Publication Date


Document Type



Iraq's invasion of Kuwait on August 2, 1990 set in motion a chain of events that would change the world community. In the United States, this unprovoked aggression resulted in the activation of hundreds of thousands of military reserves and National Guard personnel in response to the Iraqi's "naked aggression." As the reservists prepared to enter active military service, a fifty year old law, enacted to protect servicemembers and those making the transition between civilian and military life, rose from obscurity like a phoenix. Surprise and voluminous inquiry erupted, as a new generation of servicemembers and businessmen were introduced to protections provided by the Soldiers' and Sailors' Civil Relief Act of 1940 (the "SSCRA").

After the Selective Service Act ("the draft") terminated in 1973, the Department of Defense initiated the Total Force Policy. The concept involved integration of the reserves with active duty combat forces. The Reserve Component was to be trained for a wartime mission to "provide the military with its 'surge' capacity to mobilize on short notice for a large conflict." Over the past ten years, the military, and especially the United States Army, has shifted more of its combat support resources into the reserves as a fiscal saving measure. With a current military force structure that includes a National Guard and reserve force of approximately 1.6 million, any large-scale operation mandates their activation for mission accomplishment.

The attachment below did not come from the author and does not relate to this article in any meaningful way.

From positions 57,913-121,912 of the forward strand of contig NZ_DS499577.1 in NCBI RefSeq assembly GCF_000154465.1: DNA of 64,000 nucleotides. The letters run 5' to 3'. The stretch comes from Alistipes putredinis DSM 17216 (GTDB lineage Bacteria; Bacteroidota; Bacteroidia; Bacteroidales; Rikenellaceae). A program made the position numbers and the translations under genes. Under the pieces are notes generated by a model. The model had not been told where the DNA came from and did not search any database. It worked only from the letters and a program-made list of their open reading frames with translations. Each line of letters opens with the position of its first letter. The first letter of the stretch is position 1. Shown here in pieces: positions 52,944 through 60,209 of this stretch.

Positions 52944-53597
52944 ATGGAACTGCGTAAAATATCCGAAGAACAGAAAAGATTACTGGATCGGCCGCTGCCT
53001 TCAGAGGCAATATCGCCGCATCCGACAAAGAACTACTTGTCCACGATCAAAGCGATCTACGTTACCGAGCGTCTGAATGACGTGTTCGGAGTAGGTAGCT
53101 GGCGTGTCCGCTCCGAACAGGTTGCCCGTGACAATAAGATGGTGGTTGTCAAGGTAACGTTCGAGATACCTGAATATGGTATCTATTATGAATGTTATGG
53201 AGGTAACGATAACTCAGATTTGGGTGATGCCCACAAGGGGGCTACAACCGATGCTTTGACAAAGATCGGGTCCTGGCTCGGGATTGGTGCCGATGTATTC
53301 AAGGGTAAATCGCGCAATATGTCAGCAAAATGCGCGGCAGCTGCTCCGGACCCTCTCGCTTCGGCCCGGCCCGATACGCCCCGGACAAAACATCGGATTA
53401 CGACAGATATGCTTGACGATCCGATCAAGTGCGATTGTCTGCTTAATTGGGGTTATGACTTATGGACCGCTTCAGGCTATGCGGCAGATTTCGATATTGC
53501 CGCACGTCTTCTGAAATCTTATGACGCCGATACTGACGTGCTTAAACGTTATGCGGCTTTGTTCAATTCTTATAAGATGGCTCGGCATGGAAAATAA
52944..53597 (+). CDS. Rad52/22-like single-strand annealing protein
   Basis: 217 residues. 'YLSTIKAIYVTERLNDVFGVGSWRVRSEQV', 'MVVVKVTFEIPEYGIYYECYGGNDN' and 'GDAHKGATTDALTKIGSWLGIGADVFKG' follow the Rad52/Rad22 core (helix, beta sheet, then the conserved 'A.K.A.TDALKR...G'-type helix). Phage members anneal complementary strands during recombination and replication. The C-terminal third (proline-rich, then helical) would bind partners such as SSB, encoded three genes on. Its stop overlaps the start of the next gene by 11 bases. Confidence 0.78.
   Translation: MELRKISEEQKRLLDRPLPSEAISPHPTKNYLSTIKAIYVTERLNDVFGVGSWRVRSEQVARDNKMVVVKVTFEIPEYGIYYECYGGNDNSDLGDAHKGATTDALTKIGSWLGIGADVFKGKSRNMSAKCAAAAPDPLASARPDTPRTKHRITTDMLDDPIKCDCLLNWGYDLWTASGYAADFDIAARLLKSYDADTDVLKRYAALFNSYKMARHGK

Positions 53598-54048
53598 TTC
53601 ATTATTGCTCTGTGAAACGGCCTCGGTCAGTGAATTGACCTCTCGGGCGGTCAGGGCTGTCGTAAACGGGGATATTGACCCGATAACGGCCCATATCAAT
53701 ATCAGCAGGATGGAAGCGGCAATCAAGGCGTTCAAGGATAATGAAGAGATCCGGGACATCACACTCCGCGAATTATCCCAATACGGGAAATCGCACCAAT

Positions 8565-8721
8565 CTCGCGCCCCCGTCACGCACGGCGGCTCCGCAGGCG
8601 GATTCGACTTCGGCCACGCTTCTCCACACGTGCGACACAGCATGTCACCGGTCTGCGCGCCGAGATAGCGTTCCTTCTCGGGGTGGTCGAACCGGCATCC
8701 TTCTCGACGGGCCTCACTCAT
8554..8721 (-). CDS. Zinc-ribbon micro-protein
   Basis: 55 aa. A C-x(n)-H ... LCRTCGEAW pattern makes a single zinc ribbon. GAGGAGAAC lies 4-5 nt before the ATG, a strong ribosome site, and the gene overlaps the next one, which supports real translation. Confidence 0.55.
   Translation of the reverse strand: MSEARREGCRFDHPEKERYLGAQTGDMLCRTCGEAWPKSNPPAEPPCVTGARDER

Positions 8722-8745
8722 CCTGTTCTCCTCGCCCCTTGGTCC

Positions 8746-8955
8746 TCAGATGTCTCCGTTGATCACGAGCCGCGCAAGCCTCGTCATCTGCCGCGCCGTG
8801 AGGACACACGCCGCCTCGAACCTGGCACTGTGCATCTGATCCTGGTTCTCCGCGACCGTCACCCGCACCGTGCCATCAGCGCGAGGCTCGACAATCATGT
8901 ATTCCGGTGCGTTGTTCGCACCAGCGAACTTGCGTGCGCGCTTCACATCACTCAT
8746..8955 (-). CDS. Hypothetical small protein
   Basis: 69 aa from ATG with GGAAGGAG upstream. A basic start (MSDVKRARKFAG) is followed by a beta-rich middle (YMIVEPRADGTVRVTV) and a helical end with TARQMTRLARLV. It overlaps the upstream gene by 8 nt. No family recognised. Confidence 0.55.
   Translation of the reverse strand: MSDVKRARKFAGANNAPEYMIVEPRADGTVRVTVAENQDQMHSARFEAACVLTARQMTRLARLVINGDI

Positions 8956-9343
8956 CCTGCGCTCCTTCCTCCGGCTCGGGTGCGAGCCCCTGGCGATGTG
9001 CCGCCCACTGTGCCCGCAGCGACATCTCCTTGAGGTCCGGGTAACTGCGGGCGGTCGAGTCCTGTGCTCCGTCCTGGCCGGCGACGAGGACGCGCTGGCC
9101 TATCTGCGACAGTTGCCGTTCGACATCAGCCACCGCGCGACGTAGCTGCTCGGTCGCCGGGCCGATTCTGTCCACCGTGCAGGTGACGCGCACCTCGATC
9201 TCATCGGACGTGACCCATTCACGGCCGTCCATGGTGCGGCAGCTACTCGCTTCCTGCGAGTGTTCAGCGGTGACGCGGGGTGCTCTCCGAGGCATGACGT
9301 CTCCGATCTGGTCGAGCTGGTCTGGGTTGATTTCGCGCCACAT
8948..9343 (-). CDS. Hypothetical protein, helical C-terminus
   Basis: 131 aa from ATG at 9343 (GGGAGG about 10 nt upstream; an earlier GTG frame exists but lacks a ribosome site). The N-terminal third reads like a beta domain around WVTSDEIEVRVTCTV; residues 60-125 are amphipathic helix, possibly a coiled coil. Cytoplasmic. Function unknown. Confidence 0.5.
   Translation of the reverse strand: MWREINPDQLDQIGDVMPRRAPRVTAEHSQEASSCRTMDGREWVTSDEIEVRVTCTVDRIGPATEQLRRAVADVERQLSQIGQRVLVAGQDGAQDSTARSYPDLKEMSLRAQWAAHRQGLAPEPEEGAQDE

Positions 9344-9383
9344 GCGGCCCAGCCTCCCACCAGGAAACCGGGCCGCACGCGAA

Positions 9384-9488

The men and women who responded to the nation's needs were initially left guessing whether they were protected from civil and legal problems they could not attend to at home. If they went directly to the SSCRA, it did not offer much help. Instead, the answer came from the legislative history and the Department of Defense's interpretation of the SSCRA. In addition to soldiers and sailors, referred to in the title, reservists, National Guard personnel, the Air Force, the commissioned corps of the Public Health Service," and the National Oceanic and Atmospheric Administration1s are covered.

This Article provides an overview of the recent 1991 amendments to the SSCRA and focuses on the most common pitfalls in applying the SSCRA.. It also explores suggested changes to clarify the SSCRA and attempts to untangle the web of confusion surrounding its interpretations.